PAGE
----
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Spiritual and relationship expert, teacher, counselor, advisor, speaker, and writer James Gray Robinson

THE POWER OF KINDNESS

          We are social beings. Even though we strive to detach and be powerful individuals free of negative emotions, we still enjoy and thrive in a community of like-minded individuals. If you find yourself in a community of people who do not support you and criticize each other, it is time to find a new community. There are usually two things that may be present when you realize that the people you have surrounded yourself with are negative and critical. First, we have to realize that people who are in our lives mirror aspects of our self that we need to heal. If we have surrounded our self with critical, closed-minded people, we need to open our hearts and minds to understand that everything we experience is in divine order and exists to help us grow into enlightenment. While we may not engage in negativity on a regular basis, there is some reason that we experience this in our lives, and it usually is a signal that we have to shift to a higher plane of consciousness. Second, it is when we recognize that we no longer resonate with people who are negative it is a signal that we are ready to grow into a more loving and supportive role in our world.

          The larger issue is trust. We can’t make friends and shift our reality unless we are trustworthy and cultivate trust in others. We do this with kindness and compassion. Manipulating, lying and being out of integrity only serves to alienate people and we send signals to the world that we are untrustworthy. When we are behaving in a way that destroys trust, we will suffer and eventually realize that we do not even trust our self. When we can’t even trust our self, we lose confidence, self-worth and our moral compass. The only way to cultivate true friends and surround our self with support and love is to practice senseless acts of kindness. If we want to shift the planet, more people have to get on board with this simple principle. Self-confidence fosters honesty, truthfulness and integrity.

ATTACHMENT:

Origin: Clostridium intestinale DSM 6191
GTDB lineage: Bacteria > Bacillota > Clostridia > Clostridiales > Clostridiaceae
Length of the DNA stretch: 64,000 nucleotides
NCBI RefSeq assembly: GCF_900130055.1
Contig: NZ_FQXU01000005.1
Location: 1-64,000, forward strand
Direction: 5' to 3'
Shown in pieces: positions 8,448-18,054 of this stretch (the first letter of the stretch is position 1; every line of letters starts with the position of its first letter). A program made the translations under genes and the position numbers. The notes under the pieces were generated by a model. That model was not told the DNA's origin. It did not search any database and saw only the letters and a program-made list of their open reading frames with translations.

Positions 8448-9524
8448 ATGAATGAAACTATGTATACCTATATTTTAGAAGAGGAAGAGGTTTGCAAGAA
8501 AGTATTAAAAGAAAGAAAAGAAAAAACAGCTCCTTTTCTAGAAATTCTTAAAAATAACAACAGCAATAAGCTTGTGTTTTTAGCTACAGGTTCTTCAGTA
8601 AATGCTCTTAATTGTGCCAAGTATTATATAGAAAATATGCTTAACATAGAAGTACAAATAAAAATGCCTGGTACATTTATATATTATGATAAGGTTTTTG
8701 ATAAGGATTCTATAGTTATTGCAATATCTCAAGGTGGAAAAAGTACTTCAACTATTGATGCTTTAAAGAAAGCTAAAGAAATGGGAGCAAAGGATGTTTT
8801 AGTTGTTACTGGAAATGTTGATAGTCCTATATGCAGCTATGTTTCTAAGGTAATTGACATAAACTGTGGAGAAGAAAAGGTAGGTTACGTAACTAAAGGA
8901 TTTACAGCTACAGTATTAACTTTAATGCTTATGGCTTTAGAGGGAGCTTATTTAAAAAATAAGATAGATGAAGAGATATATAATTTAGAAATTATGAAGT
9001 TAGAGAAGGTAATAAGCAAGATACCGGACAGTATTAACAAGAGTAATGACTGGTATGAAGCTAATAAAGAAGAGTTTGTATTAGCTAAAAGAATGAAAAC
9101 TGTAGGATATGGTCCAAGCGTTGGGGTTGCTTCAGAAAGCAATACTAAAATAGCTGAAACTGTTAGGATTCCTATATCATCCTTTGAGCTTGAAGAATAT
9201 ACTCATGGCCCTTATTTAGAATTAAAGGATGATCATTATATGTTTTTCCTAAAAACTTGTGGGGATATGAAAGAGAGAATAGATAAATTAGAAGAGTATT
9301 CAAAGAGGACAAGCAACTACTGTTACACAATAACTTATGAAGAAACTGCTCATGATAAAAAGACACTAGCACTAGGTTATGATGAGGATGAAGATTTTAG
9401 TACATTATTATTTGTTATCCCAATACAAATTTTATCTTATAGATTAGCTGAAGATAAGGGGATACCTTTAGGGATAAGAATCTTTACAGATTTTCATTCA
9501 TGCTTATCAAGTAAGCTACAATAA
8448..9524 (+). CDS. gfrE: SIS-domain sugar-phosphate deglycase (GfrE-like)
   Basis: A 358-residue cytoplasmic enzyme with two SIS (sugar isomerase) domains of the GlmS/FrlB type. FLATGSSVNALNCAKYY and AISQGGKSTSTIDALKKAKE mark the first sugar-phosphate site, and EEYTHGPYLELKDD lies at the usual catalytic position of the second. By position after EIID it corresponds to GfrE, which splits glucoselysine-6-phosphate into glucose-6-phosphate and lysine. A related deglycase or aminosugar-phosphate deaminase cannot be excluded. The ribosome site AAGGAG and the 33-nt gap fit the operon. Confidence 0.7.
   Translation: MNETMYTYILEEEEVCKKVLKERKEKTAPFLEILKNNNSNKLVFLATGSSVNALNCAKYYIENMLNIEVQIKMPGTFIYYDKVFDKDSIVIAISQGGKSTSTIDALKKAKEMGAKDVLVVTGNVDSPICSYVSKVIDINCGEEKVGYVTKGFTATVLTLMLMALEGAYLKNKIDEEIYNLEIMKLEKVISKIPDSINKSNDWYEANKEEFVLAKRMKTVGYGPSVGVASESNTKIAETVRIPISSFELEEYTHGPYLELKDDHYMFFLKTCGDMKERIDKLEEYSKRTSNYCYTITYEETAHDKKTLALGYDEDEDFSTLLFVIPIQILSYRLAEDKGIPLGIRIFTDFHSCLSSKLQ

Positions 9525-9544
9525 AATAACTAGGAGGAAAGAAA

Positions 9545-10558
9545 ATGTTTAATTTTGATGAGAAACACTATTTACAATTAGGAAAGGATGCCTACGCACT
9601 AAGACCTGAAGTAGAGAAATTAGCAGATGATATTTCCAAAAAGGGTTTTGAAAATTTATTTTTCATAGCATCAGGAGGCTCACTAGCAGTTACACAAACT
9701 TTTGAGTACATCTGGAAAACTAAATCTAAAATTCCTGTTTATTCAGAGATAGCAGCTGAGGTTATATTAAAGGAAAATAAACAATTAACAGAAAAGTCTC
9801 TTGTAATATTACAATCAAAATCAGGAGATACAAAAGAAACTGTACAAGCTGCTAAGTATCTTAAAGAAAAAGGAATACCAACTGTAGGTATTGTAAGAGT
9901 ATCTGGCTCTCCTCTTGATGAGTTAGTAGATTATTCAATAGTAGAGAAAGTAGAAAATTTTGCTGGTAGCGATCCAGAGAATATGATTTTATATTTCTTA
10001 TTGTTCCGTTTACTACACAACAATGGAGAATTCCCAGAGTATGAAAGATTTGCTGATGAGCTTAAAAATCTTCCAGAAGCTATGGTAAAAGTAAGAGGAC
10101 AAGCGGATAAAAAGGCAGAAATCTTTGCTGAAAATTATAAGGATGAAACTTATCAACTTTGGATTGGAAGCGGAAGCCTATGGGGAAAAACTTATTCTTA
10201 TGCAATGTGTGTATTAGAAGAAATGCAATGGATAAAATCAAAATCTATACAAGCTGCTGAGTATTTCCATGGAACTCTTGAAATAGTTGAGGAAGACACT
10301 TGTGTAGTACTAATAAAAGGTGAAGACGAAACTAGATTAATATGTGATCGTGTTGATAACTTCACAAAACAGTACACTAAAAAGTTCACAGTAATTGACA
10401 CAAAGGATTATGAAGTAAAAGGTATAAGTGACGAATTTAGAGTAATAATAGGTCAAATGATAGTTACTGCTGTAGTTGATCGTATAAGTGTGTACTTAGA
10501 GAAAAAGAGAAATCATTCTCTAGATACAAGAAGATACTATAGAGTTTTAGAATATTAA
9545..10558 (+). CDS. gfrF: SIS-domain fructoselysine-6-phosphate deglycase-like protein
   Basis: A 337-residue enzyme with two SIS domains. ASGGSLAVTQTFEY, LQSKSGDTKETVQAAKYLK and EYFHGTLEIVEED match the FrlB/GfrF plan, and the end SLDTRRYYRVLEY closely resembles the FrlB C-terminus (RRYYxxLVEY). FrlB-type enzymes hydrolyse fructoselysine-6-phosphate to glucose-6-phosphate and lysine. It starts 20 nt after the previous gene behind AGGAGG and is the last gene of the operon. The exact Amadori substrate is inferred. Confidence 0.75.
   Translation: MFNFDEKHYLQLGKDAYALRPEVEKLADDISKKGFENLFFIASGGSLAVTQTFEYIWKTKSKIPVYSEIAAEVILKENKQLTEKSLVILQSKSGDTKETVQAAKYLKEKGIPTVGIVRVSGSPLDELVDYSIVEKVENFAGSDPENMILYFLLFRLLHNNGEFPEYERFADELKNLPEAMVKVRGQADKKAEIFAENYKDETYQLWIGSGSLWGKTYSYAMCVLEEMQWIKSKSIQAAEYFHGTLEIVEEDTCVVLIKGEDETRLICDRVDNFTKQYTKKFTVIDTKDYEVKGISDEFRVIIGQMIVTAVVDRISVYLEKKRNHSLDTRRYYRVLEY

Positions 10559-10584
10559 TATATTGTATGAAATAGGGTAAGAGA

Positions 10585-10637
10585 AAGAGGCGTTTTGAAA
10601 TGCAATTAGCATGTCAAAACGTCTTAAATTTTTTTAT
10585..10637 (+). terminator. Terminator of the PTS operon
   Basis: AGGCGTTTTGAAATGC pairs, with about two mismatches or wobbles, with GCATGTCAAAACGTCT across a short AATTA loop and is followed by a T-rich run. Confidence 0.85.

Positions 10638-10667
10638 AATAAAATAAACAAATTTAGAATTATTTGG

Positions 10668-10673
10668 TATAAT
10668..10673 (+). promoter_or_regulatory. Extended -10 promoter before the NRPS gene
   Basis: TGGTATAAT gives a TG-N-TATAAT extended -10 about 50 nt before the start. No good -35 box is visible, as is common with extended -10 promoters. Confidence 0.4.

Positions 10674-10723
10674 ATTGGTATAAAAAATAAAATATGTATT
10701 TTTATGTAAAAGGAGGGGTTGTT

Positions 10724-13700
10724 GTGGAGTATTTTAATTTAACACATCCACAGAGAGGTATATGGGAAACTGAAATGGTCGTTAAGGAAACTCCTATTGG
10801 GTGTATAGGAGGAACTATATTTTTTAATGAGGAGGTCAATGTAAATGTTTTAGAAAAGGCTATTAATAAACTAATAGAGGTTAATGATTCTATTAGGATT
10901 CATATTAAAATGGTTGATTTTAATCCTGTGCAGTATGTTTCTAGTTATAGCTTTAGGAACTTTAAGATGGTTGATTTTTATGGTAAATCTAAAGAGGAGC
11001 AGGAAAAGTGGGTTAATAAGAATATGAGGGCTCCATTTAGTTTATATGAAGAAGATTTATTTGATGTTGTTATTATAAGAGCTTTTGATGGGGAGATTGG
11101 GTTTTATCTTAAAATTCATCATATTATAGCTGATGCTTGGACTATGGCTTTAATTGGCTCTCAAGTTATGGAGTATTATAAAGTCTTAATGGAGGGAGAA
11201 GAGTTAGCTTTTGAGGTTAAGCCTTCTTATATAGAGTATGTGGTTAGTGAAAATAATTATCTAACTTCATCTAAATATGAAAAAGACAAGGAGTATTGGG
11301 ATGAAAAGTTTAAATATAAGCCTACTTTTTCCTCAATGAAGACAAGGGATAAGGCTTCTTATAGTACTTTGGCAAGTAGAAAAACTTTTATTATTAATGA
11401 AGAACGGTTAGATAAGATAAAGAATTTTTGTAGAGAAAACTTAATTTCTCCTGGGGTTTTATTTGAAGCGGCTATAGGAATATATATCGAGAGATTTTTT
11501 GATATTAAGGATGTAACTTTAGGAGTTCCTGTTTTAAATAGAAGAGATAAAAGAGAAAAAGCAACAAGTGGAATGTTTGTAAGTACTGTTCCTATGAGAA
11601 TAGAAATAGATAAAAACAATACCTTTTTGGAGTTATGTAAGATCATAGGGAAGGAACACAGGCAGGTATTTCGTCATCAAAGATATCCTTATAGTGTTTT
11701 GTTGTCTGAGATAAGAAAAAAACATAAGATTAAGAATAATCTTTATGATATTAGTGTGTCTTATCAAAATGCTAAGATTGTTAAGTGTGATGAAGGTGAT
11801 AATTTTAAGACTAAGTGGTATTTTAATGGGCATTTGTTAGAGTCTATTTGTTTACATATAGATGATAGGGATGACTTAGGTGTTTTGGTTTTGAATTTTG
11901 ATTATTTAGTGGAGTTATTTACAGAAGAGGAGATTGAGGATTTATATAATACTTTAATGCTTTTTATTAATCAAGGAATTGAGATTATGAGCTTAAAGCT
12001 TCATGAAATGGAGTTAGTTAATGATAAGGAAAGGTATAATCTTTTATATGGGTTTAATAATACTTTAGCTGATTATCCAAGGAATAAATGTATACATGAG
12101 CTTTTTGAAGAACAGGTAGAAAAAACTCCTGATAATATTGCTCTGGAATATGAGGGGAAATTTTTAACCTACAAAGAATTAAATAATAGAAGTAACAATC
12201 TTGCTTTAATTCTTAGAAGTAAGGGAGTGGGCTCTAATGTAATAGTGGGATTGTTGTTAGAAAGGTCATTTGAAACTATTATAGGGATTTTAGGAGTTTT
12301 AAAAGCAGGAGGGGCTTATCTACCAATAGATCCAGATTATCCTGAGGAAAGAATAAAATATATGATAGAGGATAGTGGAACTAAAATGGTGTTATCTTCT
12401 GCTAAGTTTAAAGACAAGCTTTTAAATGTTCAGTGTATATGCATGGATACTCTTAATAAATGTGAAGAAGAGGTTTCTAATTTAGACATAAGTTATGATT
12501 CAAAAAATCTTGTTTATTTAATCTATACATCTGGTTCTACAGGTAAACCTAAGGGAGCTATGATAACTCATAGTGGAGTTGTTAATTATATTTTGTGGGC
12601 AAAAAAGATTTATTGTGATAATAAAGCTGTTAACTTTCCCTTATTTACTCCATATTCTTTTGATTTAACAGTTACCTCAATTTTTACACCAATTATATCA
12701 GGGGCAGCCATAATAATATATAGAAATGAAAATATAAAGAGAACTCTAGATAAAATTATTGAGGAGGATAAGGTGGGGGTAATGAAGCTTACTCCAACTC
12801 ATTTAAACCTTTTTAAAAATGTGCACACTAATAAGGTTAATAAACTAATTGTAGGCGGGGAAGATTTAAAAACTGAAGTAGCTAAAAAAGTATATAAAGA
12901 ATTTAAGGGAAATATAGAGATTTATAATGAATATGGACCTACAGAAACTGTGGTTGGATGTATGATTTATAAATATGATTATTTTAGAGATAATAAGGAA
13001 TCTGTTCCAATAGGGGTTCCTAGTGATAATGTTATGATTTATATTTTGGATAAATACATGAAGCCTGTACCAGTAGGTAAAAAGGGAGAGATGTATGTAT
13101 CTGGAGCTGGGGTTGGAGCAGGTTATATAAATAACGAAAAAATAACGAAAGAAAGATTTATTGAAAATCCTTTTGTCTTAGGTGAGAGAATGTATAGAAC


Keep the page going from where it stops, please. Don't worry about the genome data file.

When we practice kindness, honesty, truthfulness and integrity, we also become transparent. What that means is we don’t have to hide anything from any one. When we are in service and tell the truth, we also do not have to have a memory. Only people who lie have to remember what they said. The gift of transparency is peace, joy and abundance. When we let go of negativity and controlling others, we can relax and simply enjoy what we are receiving in the moment. When we are playing God, we are stressed and anxious and can’t relax. The ultimate reward for playing God is suffering. God is not on vacation and there are no job openings. When we practice kindness, we also shift our perspective from the head into the heart. Kindness does not exist in the ego, only control and fear exists in the ego. To access kindness, we have to go into the heart.

          When we live in the heart, we find our self. We do not have to be anyone other than our self because we don’t worry about how other people think about us. When we are in our hearts, we only seek to serve others, we do not want anything from them. If you are in a relationship crisis, simply repeat to yourself, “be kind”. Most people who have experienced fear and pain in relationship forget how to be kind because they are in survival mode. We have to shift out of survival mode and be compassionate, which leads to kindness. This is also known as getting out of your head and into your heart. The easiest way to get out of our heads and into our heart is to repeat the mantra mentioned above, “be kind”. We instinctively know how to be kind, but what is usually missing is we try to do it from our heads, and it doesn’t work. What we have to do is get quiet and simply repeat, “be kind” until we relax. And we will.